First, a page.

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Mathias Lamfa

Best Microphone you can suggest?

9 posts in this topic

What is the best microphone you can suggest for a home studio?

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Posted (edited)

Hey Mat,

 

Im not a pro. But I have been studying the matter lately and Im gonna add an AT2035(con) to my SM57(dyn). Both have very good value for money, and are considered an industry staple. 

 

As far as i managed to find out.

 

Also, more information about what you are planing to record(vocals, guitar, drums, trumpet...) and how, will help you towards getting you a better answer.

Edited by Leo

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Condenser mics are usually recommended for studio use, though I have recently gone back to my stage dynamic one (a Shure SM58).

For my purposes, its working just as well. In fact its working a little better, because my condenser (a Rode NT1-A) one is making its own noises. White noise, rumbling etc. probably caused by moisture build up.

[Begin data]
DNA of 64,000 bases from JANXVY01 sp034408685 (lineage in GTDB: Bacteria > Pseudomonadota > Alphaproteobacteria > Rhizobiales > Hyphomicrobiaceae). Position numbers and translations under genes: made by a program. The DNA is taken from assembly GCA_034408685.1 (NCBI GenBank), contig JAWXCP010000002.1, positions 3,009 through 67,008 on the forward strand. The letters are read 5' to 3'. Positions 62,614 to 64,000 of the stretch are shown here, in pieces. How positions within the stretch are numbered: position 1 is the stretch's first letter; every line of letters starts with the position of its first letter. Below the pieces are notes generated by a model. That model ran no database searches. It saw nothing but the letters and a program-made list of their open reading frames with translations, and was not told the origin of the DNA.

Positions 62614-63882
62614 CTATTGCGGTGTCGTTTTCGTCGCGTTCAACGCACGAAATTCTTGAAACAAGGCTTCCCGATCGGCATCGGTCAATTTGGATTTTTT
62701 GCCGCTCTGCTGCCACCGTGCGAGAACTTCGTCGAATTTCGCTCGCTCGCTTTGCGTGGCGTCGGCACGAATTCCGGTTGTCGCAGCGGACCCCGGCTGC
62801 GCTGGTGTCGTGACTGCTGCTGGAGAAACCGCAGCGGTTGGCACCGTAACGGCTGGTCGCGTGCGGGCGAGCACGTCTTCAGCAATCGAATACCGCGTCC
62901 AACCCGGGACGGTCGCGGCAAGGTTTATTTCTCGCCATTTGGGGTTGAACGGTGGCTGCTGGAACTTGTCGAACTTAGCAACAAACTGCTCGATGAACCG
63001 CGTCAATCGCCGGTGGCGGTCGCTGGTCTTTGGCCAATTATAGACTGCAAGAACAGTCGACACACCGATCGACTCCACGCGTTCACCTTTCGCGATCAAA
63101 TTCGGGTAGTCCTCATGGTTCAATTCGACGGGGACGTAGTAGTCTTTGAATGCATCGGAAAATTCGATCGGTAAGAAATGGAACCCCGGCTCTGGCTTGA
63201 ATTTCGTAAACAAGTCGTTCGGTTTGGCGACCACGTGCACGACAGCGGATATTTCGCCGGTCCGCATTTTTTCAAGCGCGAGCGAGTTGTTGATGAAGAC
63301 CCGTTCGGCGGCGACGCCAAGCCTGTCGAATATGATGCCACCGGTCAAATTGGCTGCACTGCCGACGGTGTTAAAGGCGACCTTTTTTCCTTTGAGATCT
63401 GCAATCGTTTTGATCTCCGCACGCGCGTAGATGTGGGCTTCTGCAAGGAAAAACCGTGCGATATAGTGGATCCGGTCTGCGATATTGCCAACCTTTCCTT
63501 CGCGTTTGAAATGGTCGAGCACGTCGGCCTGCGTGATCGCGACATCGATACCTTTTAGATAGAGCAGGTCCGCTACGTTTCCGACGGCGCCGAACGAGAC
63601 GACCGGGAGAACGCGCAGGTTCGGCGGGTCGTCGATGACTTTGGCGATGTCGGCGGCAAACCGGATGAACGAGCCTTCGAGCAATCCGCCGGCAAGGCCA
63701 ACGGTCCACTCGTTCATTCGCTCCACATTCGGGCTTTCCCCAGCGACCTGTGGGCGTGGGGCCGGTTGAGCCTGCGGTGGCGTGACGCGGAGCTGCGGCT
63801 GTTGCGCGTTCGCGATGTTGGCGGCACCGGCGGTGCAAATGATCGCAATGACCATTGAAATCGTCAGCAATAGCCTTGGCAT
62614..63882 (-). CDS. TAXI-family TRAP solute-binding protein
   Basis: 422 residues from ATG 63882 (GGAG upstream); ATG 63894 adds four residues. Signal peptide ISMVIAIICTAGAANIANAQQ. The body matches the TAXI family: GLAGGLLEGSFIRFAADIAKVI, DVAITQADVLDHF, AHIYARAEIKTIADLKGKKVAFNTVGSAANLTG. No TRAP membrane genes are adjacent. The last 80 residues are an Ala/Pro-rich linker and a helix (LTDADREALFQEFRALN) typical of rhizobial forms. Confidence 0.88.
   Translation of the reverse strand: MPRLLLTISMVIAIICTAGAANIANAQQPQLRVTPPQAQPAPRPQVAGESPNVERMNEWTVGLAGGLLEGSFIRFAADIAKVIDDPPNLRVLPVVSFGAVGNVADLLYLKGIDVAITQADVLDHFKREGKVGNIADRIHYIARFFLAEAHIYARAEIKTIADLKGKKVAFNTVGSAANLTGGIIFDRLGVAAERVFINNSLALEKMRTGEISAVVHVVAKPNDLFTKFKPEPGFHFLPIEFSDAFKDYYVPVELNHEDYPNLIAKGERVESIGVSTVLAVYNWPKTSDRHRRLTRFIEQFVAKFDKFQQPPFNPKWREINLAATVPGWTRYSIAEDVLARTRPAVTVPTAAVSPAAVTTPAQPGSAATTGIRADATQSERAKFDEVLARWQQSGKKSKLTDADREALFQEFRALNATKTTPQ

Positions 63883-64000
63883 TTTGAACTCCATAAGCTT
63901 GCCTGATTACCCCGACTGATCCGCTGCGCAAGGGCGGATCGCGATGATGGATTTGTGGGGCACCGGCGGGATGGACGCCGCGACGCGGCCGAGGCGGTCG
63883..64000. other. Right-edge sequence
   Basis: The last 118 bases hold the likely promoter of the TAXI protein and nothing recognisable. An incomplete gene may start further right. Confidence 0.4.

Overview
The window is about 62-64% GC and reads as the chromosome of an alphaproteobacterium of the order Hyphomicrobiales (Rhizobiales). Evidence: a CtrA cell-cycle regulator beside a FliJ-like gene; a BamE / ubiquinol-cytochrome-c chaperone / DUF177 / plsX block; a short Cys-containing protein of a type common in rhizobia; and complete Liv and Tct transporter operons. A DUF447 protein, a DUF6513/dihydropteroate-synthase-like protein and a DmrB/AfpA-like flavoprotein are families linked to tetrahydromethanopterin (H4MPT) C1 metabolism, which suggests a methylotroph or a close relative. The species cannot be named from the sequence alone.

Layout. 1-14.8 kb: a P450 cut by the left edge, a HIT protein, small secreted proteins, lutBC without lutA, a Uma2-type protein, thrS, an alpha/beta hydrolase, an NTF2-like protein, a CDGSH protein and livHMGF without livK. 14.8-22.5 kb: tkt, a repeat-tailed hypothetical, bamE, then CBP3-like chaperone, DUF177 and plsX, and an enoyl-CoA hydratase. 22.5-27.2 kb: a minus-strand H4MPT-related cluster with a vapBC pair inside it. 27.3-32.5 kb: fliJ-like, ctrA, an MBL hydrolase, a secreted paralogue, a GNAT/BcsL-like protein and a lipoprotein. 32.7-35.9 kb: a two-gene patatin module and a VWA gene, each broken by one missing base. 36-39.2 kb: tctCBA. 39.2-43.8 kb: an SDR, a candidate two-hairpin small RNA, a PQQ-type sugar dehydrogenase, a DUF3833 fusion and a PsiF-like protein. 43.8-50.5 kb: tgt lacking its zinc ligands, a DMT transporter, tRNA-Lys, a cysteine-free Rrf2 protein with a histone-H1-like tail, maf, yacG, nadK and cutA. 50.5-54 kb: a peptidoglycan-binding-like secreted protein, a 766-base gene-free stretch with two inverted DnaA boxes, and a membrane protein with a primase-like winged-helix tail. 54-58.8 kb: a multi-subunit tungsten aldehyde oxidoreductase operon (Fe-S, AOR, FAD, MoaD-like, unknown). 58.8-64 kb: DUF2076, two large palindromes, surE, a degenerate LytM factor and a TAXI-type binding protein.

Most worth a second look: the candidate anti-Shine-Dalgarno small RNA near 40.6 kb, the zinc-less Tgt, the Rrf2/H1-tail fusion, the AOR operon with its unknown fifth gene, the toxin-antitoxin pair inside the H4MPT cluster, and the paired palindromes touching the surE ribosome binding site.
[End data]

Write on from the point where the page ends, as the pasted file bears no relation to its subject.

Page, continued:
Condensers are generally more expensive and are frequently not robust enough for stage use. They need phantom power to work and need careful handling. They have a wider frequency response and I suppose offer better 'fidelity'. 

 

But if after recording you're going to use a lot of FX, compression and EQ limiting, then IMO you might just not need a condenser.

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Posted (edited)

The "best" mic, is the best mic for you given your intend use for it, your budget, and the room you're recording in.  I agree with Leo insofar you don't provide enough information about your intended use, budget and room, and I agree with Rudi that condenser mics, while typically better overall than dynamic mics, have downsides too, and that they can be damaged more easily than a dynamic mic is a downside.  I can't recommend a particular mic under the circumstances.  I can just tell you what mic I use, and why.